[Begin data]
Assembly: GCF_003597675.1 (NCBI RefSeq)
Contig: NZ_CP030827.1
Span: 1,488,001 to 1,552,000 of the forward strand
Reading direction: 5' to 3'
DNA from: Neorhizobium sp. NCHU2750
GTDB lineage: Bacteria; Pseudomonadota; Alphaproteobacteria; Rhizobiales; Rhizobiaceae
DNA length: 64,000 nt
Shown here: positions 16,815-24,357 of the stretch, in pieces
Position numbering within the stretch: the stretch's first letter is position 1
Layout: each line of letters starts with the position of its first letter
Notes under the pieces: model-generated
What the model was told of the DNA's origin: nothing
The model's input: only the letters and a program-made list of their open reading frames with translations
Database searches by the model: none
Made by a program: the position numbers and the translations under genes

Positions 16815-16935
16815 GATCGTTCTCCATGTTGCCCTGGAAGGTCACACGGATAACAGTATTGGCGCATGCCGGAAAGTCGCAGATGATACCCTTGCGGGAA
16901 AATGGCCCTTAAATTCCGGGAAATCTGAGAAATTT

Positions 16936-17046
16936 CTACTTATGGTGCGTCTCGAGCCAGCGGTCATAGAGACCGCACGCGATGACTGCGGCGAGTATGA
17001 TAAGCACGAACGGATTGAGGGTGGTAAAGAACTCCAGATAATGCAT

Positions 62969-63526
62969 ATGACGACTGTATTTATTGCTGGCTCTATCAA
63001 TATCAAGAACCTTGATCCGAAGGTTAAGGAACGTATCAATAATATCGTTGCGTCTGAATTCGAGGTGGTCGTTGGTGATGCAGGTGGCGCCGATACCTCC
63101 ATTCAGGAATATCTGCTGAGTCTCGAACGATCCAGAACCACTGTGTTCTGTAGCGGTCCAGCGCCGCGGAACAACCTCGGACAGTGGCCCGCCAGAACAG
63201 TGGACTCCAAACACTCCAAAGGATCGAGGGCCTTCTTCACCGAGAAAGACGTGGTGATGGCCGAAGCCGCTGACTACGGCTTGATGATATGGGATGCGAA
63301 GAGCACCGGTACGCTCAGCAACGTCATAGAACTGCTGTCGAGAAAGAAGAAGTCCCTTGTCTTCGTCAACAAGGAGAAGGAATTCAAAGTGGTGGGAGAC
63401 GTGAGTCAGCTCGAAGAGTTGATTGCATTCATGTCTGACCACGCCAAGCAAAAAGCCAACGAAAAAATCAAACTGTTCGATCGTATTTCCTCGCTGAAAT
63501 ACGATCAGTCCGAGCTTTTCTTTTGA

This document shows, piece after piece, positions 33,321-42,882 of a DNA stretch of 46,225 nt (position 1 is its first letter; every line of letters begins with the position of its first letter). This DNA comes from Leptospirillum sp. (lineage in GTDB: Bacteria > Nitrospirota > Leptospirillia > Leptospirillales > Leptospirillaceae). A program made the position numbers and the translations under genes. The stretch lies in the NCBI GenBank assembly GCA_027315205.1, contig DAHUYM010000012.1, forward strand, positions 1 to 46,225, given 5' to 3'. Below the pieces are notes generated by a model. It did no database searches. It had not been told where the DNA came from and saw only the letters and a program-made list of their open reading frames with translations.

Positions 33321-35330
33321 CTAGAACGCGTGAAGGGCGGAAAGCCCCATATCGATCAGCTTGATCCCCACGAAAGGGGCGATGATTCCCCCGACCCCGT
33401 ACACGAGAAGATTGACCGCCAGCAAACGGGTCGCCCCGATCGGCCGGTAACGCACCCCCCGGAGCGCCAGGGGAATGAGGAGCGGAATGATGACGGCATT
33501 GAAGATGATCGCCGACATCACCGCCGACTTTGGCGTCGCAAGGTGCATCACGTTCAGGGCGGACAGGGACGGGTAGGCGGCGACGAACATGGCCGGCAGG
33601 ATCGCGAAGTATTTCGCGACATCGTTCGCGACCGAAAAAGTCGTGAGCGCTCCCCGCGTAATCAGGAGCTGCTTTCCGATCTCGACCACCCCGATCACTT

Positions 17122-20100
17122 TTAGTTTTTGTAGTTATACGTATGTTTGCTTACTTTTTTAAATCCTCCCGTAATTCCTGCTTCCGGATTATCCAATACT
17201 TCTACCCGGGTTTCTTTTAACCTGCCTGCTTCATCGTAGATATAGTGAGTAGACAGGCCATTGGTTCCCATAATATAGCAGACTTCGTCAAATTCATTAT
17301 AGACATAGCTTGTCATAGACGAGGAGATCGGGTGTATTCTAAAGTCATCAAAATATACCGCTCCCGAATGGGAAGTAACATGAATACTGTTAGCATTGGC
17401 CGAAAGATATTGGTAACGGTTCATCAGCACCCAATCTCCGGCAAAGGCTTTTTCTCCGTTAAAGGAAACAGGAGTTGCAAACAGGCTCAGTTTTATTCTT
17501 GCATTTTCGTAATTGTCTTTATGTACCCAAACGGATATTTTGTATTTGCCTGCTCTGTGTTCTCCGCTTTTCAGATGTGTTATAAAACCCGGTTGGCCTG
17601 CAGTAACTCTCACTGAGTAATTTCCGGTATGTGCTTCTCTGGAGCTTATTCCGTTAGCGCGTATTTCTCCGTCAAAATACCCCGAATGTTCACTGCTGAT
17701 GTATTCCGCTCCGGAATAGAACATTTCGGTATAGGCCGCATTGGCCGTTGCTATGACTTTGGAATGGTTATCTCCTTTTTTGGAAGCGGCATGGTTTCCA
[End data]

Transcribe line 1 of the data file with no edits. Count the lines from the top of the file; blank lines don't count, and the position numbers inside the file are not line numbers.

Assembly: GCF_003597675.1 (NCBI RefSeq)